Sat., Nov. 12 Tavora Falls / Lavena & Southern Coast / Waitabu Marine Park
Today we spent a second day with staff from the Bouma project, this time concentrating on the newly established Waitabu Marine Park and the scenic southern coast in the Lavena Falls area.
First we took a short walk into Tavoro Falls, where we caught close looks of a pair of Collared Kingfisher, the male Orange Dove, and — quite laconic in the gardens around two small farms — numerous Wattled Honeyeater.
Papaya were ripe on the farmers’ small trees, and we were able to examine plants of taro and other produce that we had enjoyed during lunch the previous day.
Jamie was the first into the glorious pool below the falls, followed by Avghi, Molly, and then several others. The water was cool and refreshing, and swimming next to the powerful cascade was quite an experience! Jamie joined a group of local boys to jump and dive into the thundering waters.
Refreshed, we headed down the coast to the end of the road at Lavena.
After an introduction at a visitor’s center the locals had established, we boarded two small boats to motor out to some of the wildest and most scenic parts of the coast. What beauty! Waterfalls, including some double and triple streams, just poured off the cliffs through incredibly lush vegetation.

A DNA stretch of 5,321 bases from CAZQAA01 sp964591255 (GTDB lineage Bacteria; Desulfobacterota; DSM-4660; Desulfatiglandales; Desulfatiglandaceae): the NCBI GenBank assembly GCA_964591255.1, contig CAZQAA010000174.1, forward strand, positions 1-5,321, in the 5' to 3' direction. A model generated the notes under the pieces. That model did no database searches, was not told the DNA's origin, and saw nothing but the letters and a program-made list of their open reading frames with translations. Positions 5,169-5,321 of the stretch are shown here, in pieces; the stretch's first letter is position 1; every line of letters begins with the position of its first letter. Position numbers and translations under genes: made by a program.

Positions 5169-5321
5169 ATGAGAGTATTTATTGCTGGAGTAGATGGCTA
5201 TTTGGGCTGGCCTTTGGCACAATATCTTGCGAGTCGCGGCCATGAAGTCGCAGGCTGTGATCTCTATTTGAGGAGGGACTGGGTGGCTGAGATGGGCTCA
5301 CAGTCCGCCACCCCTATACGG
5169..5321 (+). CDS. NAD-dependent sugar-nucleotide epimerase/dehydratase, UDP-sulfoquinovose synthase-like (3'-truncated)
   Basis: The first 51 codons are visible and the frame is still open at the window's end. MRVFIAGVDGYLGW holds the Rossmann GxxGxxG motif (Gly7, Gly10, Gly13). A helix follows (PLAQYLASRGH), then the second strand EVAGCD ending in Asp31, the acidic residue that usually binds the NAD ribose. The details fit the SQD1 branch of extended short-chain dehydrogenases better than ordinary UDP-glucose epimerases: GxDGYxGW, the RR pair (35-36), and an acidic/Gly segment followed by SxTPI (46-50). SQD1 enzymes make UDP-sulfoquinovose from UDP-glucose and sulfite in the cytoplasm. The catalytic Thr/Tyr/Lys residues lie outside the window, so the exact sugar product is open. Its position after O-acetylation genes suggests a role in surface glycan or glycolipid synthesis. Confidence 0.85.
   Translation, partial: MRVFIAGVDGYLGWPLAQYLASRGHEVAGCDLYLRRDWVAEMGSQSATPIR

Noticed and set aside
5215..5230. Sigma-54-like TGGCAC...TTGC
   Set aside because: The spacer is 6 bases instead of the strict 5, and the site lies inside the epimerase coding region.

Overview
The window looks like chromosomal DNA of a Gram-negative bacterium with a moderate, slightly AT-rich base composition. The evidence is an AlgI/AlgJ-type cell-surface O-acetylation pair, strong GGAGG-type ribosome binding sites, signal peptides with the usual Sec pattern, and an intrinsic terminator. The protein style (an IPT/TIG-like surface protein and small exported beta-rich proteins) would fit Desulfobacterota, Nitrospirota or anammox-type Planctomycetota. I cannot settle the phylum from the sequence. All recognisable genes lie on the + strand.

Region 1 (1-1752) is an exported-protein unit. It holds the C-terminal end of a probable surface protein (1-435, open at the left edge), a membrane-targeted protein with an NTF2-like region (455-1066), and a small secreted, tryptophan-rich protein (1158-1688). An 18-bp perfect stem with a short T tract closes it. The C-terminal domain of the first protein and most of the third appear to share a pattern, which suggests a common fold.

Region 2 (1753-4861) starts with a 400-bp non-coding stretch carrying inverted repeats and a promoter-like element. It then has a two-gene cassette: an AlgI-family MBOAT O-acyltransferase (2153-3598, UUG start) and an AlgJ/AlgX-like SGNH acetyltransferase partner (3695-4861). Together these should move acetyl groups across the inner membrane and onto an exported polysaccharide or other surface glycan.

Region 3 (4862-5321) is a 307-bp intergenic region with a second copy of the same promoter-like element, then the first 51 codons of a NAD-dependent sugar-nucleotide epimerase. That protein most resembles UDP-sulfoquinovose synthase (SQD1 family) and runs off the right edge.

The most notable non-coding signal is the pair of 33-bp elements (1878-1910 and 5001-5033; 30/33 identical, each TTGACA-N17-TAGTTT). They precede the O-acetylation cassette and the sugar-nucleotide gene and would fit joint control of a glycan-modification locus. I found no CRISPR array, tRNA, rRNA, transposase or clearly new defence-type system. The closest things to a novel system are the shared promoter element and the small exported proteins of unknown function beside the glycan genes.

It was a pretty rough walk over slippery stones, but for those who made it a lovely sight, which Jamie captured adeptly with his camera.
Hungry for lunch, we headed over to Waitambu Village, which had prepared us a feast! We thought we’d have a quick bite and head forsnorkeling, only to find half the village there dressed in colorful, beautiful clothing, along with a band and many curious children.
It turned out that we were cause for this festive gathering, so we enjoyed a delicious lunch, took about an hour and half to snorkel, then returned for tea and cake and singing. They sang for us, we added a few more of our voices to “You are my Sunshine,” and it was grand all around.
The snorkeling was good in two sections of this now protected reef: one area of soft coral in stunning colors, where we found several living giant clams; and another area at the far edge of the reef, where a variety of huge corals provided safe haven for fish.
The reef between these sections is recovering, thanks to the effort of this community to preserve it. Sala, who was in the water with us, showed Nancy an area of coral acting as a nursery for small, electric-blue fish. The guides were careful to make sure we saw things while remaining safe.
The process of getting everyone back into the boat became a comical event; a few got a ride back in the billabong, a traditional boat.